Enterprise and Skills Review: report on Phase 1

Outlines Scottish Ministers' decisions to achieve stronger governance across a coherent enterprise and skills system.


Vision: We want Scotland to be a place where innovation is an intrinsic part of our culture, our society and our economy - where businesses across the country are ambitious and open to collaborations and partnerships with one another, with academia, and with other organisations, and have high levels of innovation and growth as a result.

Guiding principles: Innovation and collaboration are about turning ideas and research into new or improved products, services or business processes. To drive this:

  • we need to simplify the innovation landscape and align better our innovation approach to maximise the impact of public sector support for innovation;
  • we need to ensure that we have the right range and mix of accessible innovation advice and products, tailored to the right customers and meeting their needs; and
  • we need to increase awareness of sources of innovation support and the benefits it can provide for businesses across Scotland. This should include access to academic expertise and facilities across Scotland.

Current strengths and successes: Scotland has a world-wide reputation for invention and innovation. Evidence shows that:

  • Scotland's world-class innovation assets include a highly skilled and qualified workforce, a strong HE sector and research base, and a number of internationally innovative companies across a variety of sectors;
  • our businesses have been improving their innovation performance in recent years through increased investment and increased innovation activity;
  • Scotland does well internationally on the enablers of innovation, ranking second among EU countries in terms of university graduates as a share of the adult population, and fifth in the OECD in terms of expenditure on higher education R&D.

Our public sector plays a number of important roles in supporting innovation by:

  • acting as a catalyst through procurement and support for research and innovation;
  • contributing to the creation and development of innovative firms and assisting existing businesses to access finance and assimilate innovative products and ways of working;
  • helping to shape markets and create the best environment for innovation; and
  • driving collaboration between business and academia.

Scottish Enterprise, which provides the bulk of our business-facing innovation support, has improved its approach in order to widen and deepen business innovation activity. A review of innovation support over the past decade shows that it has:

  • significantly increased the reach of its innovation support and engaged with an additional 2000 new innovation companies;
  • increased the economic return on its innovation investment to £15 for every £1; and
  • increased export activity, with the innovative firms it works with now more than three times more likely to export.

Challenges and opportunities: Nonetheless, Scotland remains a mid-ranking nation when it comes to innovation performance overall. Significant gaps remain between our performance and the best-performing countries in the OECD. Evidence shows that:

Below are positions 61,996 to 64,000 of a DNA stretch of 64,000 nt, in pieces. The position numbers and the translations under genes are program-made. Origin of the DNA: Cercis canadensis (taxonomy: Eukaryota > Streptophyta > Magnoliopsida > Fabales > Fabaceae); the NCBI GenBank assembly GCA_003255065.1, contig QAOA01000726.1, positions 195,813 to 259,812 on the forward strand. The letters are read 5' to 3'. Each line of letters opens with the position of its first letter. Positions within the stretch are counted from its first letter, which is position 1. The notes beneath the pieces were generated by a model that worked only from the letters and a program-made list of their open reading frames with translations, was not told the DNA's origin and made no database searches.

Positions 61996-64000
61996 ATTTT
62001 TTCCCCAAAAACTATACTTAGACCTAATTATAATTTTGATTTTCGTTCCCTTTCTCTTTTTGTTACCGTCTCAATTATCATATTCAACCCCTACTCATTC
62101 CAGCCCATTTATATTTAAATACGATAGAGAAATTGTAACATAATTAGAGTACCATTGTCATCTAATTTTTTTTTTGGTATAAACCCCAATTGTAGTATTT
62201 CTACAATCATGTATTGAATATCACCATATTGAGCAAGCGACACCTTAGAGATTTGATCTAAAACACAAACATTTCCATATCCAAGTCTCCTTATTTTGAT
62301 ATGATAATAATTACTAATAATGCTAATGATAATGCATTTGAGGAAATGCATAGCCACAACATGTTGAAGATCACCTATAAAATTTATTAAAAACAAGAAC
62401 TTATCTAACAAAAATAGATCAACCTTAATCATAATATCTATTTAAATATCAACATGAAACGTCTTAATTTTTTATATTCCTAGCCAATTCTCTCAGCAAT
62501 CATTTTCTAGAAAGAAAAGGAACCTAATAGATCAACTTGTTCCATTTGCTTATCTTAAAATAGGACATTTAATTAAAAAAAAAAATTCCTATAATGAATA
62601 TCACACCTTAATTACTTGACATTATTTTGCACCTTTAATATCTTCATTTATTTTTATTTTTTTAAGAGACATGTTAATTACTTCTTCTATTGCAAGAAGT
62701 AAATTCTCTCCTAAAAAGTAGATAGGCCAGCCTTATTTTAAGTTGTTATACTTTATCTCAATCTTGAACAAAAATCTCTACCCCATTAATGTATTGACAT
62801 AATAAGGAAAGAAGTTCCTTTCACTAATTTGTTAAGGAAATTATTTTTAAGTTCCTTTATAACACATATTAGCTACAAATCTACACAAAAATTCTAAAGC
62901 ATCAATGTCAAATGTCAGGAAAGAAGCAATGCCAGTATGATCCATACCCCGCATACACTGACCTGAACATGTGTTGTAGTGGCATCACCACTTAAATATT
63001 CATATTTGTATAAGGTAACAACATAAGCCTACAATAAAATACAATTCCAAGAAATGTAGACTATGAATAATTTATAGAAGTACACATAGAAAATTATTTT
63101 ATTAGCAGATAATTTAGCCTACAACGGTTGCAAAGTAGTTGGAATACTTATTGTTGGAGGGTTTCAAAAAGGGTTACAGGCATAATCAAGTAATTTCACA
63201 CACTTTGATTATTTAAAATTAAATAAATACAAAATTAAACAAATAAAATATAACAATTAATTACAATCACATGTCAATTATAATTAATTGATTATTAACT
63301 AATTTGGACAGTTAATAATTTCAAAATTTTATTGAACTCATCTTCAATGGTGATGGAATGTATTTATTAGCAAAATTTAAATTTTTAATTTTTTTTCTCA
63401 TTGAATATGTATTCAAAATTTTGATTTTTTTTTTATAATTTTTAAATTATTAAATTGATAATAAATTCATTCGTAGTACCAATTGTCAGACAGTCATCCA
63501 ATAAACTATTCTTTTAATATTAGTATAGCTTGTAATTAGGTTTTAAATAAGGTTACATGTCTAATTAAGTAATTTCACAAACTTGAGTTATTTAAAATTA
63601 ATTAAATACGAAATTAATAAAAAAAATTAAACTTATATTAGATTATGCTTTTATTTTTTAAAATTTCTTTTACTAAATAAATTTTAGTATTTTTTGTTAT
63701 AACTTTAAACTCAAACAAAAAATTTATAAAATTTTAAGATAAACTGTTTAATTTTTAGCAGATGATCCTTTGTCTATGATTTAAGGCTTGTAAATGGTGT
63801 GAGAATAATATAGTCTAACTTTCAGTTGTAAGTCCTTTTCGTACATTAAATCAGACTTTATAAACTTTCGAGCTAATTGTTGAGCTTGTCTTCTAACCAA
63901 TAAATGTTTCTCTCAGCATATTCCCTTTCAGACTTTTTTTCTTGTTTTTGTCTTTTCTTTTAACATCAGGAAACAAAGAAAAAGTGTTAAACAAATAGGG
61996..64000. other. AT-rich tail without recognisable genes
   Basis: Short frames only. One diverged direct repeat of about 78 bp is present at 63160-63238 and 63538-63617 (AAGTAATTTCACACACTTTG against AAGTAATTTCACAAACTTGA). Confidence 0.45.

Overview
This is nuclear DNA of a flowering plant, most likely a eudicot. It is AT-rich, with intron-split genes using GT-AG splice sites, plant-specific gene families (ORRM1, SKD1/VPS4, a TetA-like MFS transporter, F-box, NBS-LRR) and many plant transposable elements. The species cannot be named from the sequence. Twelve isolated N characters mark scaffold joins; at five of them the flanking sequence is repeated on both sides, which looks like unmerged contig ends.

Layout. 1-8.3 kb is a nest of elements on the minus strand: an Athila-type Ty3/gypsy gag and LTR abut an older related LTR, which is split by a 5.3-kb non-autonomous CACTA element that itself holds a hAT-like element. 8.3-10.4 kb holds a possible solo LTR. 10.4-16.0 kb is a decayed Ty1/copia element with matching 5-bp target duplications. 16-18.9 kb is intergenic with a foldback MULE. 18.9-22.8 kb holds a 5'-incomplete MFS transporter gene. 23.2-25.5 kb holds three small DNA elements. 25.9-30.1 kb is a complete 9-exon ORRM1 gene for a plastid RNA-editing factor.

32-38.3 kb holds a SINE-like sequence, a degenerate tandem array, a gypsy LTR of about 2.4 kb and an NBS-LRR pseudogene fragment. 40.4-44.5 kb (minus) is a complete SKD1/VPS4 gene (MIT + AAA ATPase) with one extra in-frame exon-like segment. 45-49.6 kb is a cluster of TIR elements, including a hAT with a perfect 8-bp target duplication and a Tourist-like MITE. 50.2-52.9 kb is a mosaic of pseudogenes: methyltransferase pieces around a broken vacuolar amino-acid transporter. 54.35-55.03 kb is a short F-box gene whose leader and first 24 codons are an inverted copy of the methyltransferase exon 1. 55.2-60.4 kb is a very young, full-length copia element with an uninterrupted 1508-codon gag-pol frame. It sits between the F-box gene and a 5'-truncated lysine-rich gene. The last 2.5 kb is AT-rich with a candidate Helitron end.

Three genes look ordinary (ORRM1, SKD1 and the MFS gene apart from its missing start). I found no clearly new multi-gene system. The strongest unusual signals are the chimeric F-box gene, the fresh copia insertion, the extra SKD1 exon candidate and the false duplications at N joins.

• although Scotland's innovative SMEs are amongst the most likely in the EU to collaborate with others on innovative activities, Scotland has a notably lower share of SMEs innovating in-house;
  • although more businesses are innovating, Scotland still lags behind the leading regions and countries in Europe with a lower share of 'innovation active' businesses overall. Although Scotland's larger businesses are more likely to be innovative than smaller or medium-sized businesses, innovation rates for both medium and large-sized businesses still substantially lag behind the EU average;
  • Scotland lags behind other parts of Europe in the economic outcomes associated with innovation, e.g. in terms of employment and of its export share in knowledge-intensive manufacturing and services; and
  • basic digital skills issues persist both for businesses and individuals, alongside gender segregation in educational choices.

In helping to build and develop an environment that supports innovation we need to address several challenges highlighted in the Call for Evidence:

  • simplify and streamline funding and interventions and reduce duplication in our support for innovation, while ensuring it is agile, fast and flexible in responding to businesses' needs;
  • improve leadership, digital and other skills to drive innovation and enterprise;
  • maximise the impact of university research to increase collaboration with businesses in Scotland and internationally in order to better drive improved economic output;
  • make better use of our existing network of innovation centres and ensure the wider public support landscape enables growth; and
  • maximise the impact of our world-renowned research base.

Action: In order to drive up innovation across Scotland:

  • We will review, streamline and simplify the innovation support ecosystem, connecting programmes, funding and delivery mechanisms. We will ensure that more businesses in Scotland increase their level of innovation to realise their major growth ambitions by implementing an innovation action plan that will be published by end of November.


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